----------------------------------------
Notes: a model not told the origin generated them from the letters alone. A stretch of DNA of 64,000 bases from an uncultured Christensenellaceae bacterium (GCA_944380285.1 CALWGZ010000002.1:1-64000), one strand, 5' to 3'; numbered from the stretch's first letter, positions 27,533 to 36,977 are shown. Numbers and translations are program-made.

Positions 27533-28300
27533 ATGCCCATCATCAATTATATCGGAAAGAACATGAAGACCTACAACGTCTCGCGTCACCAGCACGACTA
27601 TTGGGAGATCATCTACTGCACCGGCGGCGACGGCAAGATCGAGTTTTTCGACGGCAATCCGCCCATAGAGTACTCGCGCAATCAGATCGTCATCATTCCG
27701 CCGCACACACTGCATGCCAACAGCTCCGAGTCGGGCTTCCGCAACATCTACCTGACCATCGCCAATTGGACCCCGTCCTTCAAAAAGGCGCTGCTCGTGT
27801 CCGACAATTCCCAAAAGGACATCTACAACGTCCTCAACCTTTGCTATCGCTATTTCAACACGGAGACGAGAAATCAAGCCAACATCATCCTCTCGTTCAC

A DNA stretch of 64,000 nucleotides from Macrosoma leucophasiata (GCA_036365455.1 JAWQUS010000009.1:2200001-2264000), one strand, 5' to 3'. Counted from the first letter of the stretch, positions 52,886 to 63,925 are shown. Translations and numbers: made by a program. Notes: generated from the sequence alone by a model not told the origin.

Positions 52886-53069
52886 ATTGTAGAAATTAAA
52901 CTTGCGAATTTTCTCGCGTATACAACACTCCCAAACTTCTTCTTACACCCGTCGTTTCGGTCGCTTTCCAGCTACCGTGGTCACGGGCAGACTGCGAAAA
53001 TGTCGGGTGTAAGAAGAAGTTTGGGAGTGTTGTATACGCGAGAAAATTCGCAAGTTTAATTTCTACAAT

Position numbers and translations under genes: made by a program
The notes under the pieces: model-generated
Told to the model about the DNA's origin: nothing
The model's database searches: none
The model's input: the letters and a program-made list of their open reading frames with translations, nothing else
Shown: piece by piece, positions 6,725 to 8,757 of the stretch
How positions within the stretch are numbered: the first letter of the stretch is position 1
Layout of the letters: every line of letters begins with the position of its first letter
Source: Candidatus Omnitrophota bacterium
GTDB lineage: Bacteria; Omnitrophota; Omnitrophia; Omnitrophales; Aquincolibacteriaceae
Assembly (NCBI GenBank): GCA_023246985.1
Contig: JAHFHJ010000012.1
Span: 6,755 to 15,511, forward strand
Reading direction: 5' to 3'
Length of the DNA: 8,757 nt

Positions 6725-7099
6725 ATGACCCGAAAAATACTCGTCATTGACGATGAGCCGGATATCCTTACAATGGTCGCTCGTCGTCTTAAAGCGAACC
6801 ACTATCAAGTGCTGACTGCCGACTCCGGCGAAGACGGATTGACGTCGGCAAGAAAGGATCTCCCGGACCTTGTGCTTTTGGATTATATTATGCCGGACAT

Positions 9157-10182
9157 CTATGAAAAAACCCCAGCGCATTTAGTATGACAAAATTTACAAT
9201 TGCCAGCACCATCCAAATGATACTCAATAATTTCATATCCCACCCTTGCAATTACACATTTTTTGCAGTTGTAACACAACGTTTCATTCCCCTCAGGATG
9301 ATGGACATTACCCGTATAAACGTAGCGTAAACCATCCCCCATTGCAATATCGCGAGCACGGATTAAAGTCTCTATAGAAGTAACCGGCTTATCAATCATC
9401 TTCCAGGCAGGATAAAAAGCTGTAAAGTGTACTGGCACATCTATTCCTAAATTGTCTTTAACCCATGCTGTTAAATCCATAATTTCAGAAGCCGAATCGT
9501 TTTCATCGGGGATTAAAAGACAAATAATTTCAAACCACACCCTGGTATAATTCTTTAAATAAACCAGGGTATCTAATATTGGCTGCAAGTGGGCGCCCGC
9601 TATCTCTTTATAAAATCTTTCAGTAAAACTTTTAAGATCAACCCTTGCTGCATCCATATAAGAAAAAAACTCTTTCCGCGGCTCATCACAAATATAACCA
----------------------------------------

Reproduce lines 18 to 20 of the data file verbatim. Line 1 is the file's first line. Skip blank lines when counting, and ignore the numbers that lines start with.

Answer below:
How positions within the stretch are numbered: the first letter of the stretch is position 1
Layout of the letters: every line of letters begins with the position of its first letter
Source: Candidatus Omnitrophota bacterium